• RevShirleyMurphy

Fear and Faith



Fear – we’re no strangers to fear. Fear is a normal human emotion; one that God has given to us to alert us of danger; it protects us from anything or anyone wanting to harm us.

Who hasn’t felt some kind of fear in these days of the COVID pandemic? You meet friends, fear immediately puts you in a dilemma. Should you greet them the normal way with hugs and handshakes or stand back, smile and maybe elbow bump? Who makes the decision what to do? During that moment fear creates some anxiety and stress because COVID lurks in the background.


Think of what causes you to be afraid, to be anxious, to worry?

You may exercise every day because you fear that one day you won’t be able to bend down and tie your shoelaces. You are anxious over a member of your family who seems to have lost his/her faith, or who is facing health problems, or whose marriage is on the rocks. You are fearful of being alone; afraid of what will happen when you lose the person closest to you. You are about to have the COVID19 vaccination, but you see on TV reports that a small number of people have bad reactions. You are afraid that you might be one who has a severe reaction.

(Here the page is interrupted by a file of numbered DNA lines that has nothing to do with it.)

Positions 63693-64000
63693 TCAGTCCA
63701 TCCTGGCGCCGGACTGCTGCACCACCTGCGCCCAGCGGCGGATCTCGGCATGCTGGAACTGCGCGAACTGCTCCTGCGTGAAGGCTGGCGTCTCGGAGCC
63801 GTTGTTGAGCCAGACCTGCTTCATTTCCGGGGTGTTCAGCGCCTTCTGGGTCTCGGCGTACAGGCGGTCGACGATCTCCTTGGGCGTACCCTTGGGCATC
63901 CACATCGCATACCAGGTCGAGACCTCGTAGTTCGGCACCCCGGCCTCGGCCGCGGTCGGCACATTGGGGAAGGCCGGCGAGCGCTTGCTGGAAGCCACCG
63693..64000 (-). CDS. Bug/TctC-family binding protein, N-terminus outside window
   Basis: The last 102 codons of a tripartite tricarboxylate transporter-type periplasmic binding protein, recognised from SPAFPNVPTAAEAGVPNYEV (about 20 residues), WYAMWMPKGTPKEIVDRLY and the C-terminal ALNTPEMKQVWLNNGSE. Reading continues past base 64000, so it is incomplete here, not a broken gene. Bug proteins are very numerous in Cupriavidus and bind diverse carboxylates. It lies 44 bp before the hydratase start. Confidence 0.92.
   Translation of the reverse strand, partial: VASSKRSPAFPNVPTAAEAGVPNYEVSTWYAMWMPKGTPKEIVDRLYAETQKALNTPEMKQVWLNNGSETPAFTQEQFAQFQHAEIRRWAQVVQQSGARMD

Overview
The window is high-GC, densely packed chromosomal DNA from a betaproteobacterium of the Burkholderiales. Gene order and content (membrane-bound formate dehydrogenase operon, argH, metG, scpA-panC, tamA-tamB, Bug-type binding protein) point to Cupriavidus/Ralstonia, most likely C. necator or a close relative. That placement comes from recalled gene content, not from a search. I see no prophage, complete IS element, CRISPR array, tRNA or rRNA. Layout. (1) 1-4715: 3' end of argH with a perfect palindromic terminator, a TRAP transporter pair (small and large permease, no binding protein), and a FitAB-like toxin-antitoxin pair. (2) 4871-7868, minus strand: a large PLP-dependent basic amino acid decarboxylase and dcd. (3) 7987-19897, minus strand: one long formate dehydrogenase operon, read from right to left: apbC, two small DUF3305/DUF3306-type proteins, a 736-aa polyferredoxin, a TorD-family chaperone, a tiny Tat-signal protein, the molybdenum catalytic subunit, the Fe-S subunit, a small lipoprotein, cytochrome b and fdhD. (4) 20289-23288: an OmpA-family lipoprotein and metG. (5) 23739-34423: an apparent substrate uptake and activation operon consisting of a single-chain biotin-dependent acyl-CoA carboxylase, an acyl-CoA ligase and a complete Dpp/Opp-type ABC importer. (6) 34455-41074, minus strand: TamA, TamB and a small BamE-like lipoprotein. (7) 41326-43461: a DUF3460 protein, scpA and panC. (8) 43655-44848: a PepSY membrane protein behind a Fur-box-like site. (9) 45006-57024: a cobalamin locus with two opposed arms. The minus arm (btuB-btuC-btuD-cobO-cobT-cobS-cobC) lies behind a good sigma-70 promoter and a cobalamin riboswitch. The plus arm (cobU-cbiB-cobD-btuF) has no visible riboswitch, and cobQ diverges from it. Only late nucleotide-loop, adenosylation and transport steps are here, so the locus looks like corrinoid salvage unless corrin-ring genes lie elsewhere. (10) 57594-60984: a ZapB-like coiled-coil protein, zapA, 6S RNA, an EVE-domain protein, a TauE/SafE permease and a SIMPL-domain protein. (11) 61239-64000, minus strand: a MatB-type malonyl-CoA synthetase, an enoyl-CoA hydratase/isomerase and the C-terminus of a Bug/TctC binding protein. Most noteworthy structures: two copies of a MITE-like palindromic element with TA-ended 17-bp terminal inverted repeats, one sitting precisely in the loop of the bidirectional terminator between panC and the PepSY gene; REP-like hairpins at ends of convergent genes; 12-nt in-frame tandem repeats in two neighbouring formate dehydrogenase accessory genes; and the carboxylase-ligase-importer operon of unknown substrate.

Fear. You know what fills your heart with fear. Fear can lead to feeling helpless – you don’t know what to do – you feel hopeless there’s nothing you can do to change the situation. That makes you even more afraid and stressed.


In Mark 5:21-43 we meet two people who are really afraid and stressed. Both of these people come from the opposite ends of society – one is a man, a leader, a big shot at the synagogue who is in good standing in the community – the other has no place in the community, she is a woman, an outcast, poor, rejected, regarded as unclean. Both come to Jesus.